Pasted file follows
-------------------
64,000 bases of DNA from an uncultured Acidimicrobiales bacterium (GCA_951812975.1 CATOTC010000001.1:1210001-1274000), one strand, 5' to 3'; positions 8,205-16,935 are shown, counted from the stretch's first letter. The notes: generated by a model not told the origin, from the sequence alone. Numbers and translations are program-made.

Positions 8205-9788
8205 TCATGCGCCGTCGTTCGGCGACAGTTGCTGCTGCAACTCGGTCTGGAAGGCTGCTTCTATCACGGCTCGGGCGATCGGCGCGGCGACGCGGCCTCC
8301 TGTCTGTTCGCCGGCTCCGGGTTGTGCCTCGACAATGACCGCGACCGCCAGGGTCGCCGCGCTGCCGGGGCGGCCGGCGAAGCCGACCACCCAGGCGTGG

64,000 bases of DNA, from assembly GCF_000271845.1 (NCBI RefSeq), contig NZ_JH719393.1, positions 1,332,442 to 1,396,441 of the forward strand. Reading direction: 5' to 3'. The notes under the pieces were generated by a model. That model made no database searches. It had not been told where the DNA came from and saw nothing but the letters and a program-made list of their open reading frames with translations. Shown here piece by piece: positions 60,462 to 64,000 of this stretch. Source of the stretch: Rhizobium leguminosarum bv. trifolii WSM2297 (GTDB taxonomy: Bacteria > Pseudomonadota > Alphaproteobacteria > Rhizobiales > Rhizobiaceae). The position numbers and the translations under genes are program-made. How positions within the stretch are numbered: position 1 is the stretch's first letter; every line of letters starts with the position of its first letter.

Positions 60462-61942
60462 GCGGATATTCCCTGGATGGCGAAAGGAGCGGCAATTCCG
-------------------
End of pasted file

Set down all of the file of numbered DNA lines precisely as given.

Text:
64,000 bases of DNA from an uncultured Acidimicrobiales bacterium (GCA_951812975.1 CATOTC010000001.1:1210001-1274000), one strand, 5' to 3'; positions 8,205-16,935 are shown, counted from the stretch's first letter. The notes: generated by a model not told the origin, from the sequence alone. Numbers and translations are program-made.

Positions 8205-9788
8205 TCATGCGCCGTCGTTCGGCGACAGTTGCTGCTGCAACTCGGTCTGGAAGGCTGCTTCTATCACGGCTCGGGCGATCGGCGCGGCGACGCGGCCTCC
8301 TGTCTGTTCGCCGGCTCCGGGTTGTGCCTCGACAATGACCGCGACCGCCAGGGTCGCCGCGCTGCCGGGGCGGCCGGCGAAGCCGACCACCCAGGCGTGG

64,000 bases of DNA, from assembly GCF_000271845.1 (NCBI RefSeq), contig NZ_JH719393.1, positions 1,332,442 to 1,396,441 of the forward strand. Reading direction: 5' to 3'. The notes under the pieces were generated by a model. That model made no database searches. It had not been told where the DNA came from and saw nothing but the letters and a program-made list of their open reading frames with translations. Shown here piece by piece: positions 60,462 to 64,000 of this stretch. Source of the stretch: Rhizobium leguminosarum bv. trifolii WSM2297 (GTDB taxonomy: Bacteria > Pseudomonadota > Alphaproteobacteria > Rhizobiales > Rhizobiaceae). The position numbers and the translations under genes are program-made. How positions within the stretch are numbered: position 1 is the stretch's first letter; every line of letters starts with the position of its first letter.

Positions 60462-61942
60462 GCGGATATTCCCTGGATGGCGAAAGGAGCGGCAATTCCG